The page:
The Resilience of Graduates

Orana Louis lives in Bay Tourib with her husband Sòn and their six kids. Few of her neighbors know her by that name. They have called her Jaklin ever since she moved to the area from Mannwa with her mother Mirana. Her father had passed away, and her mother came to Bay Tourib to move in with another man. Jaklin and Mirana both graduated from the CLM program in March 2013, and Jaklin’s time in our program was especially transformative.

When we first met her and her husband, they were struggling to get by with farming. They had no assets to speak of except the land that belonged to Sòn’s family, but they didn’t have the resources to invest in seeds. They depended completely on seeds they would borrow from a local peasant organization. They didn’t have a home of their own. They were living in a small house that belonged to one of Sòn ‘s brothers.

Their main source of local income was agricultural day labor. Jaklin and Sòn would do work when they could find it in their neighbor’s fields. Sòn often went to the Dominican Republic for months at a time, and when he returned to Haiti, he’d try to come with some extra money. Jaklin would use it to buy plastic sandals in Tomond, which she’d sell in the rural markets around Bay Tourib. Each time she would restart her business it would work for a while, but eventually collapse. Often the problem was pregnancy. She couldn’t run her business because she was busy nursing a child. And whenever Sòn was away, she’d have to dip into her capital to manage her household. The family was hungry most of the time.

Things began to change when she joined the CLM program. She chose small commerce as one of her two enterprises, and so received an infusion of capital into her business as a transfer that she didn’t need to repay. She also received coaching, which helped her keep better track of her business.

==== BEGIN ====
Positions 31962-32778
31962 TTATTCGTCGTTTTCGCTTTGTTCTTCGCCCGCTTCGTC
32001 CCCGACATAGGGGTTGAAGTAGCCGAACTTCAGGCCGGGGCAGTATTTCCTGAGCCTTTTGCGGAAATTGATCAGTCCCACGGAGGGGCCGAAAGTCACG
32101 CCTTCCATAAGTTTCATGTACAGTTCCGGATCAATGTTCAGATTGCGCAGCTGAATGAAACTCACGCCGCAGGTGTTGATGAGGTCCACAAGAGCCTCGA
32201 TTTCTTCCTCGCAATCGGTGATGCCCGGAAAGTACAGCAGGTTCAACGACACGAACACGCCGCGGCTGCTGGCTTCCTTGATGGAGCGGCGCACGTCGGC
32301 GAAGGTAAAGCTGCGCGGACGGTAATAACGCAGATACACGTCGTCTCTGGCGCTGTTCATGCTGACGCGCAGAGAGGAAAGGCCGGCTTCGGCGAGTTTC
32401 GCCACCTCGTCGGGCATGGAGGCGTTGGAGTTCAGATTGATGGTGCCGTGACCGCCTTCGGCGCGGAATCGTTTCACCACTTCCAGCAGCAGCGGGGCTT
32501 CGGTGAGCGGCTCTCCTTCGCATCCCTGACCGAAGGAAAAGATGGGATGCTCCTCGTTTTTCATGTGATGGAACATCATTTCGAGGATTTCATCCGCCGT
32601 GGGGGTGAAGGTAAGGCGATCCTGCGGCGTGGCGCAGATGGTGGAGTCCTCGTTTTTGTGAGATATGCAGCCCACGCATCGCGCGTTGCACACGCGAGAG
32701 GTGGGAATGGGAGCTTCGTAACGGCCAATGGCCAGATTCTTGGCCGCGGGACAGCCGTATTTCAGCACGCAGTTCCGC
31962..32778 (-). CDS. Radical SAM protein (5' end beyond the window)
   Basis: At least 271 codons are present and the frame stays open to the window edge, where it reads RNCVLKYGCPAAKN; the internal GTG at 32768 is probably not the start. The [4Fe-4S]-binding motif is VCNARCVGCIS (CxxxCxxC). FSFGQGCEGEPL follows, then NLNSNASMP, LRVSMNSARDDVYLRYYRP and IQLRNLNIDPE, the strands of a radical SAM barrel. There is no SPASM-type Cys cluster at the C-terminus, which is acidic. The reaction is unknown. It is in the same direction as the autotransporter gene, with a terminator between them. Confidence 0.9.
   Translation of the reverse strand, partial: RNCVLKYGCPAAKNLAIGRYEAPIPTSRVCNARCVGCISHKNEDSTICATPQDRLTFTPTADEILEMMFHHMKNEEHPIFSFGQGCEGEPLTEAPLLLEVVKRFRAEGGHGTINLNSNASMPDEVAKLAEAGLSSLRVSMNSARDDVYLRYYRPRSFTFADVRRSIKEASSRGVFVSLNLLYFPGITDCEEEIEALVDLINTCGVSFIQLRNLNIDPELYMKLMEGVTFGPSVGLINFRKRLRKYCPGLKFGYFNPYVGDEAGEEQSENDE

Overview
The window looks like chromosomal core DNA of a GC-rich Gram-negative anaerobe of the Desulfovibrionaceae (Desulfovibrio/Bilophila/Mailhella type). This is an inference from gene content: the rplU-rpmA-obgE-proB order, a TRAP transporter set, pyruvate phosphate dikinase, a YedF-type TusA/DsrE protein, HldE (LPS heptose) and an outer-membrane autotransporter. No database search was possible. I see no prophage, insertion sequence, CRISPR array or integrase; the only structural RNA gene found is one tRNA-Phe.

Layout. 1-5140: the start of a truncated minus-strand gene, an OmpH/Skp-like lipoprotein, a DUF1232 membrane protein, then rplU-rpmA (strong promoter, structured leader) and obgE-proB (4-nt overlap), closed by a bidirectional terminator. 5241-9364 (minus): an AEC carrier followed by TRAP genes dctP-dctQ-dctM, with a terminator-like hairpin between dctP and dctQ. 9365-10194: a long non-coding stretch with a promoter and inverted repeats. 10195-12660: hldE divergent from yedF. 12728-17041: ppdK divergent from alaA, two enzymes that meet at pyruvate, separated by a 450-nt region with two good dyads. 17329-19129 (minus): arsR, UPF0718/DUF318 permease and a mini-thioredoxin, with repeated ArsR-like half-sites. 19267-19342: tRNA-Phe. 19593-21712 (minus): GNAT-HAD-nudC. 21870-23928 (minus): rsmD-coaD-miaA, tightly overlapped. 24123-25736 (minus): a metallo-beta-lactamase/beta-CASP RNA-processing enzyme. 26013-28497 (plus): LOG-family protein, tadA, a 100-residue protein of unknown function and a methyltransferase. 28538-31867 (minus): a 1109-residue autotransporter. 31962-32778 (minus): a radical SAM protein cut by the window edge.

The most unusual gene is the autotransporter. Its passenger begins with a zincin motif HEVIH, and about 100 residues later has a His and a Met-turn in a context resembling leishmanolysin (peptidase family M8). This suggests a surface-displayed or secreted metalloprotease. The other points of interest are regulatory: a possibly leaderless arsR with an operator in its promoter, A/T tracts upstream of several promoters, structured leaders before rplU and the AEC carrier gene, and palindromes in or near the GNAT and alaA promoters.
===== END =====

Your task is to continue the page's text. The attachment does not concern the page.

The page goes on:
She decided to expand the same business she had been trying to establish for years. She continued to buy sandals at the market in Tomond, the nearest town, and lug them for sale to the remoter markets in Koray, Regalis, and Zabriko. With her older children now big enough to watch the younger ones sometimes, and Sòn around all the time to give her a hand, her business started to take off. The couple saved money from her regular cash stipend to invest in their own farming, and they had a couple of good harvests. These harvests, in turn, enabled them to invest more in the sandal business and, more importantly, to buy a horse and then a mule to carry merchandise.

Between the added capital and the pack animals, Jaklin was able to expand her business dramatically. She was soon sending Sòn to buy her merchandise in Port au Prince, where the variety was greater and the prices were lower. And their growing business made further investments possible: farmland, a grain storage depot, and better schools for their kids. They built a house of their own on the family land they had been living on, and they bought a large garden from Sòn’s mother.

And their progress continued despite setbacks. When Sòn lost most of the capital in the sandal business during one of his trips to Port au Prince, they shook off the loss and kept moving forward.

In 2015, Jaklin became pregnant again. And this last pregnancy was especially difficult. Her labor went poorly, and she had to be rushed down to the Partners in Health hospital in Hinche. The doctors’ care there was free of charge, but the hospital is badly undersupplied with medications and other supplies, so Jaklin and Sòn had to spend the capital in the sandal business to pay for what she needed. She eventually required a C-section. She gave birth to a healthy boy, and asked the attending doctors to make sure that Rivalda was her last child.

When she got back to Bay Tourib, she was stuck nursing another baby, but the baby was healthy and she gradually regained her own health as well. Her sandal business, however, had been reduced to nothing. When she was ready to start getting around again, she had no merchandise and too little capital to buy any.

So she and Sòn made a new plan. Instead of the larger investment that the sandal business needed, she decided to go to the rural markets every week and buy up all the beans she could afford. Each week, she would take a load down to Tomond. She wouldn’t make a lot, but the income would be reliable. The standard rural unit of measure in Haiti is a large coffee can, a “mamit”, and Jaklin would be sure to make 15 to 20 gourds for each mamit she’d sell. “The sandals take more money,” she explains. “But once we harvest our beans in the fall, we’ll have the money to buy sandals again.”

So she and Sòn have a plan and the confidence to know they can manage. They are not at all a wealthy pair, but they are smart and resilient, so their future is bright.

Jacklin with her five younger kids

Jacklin with her five younger kids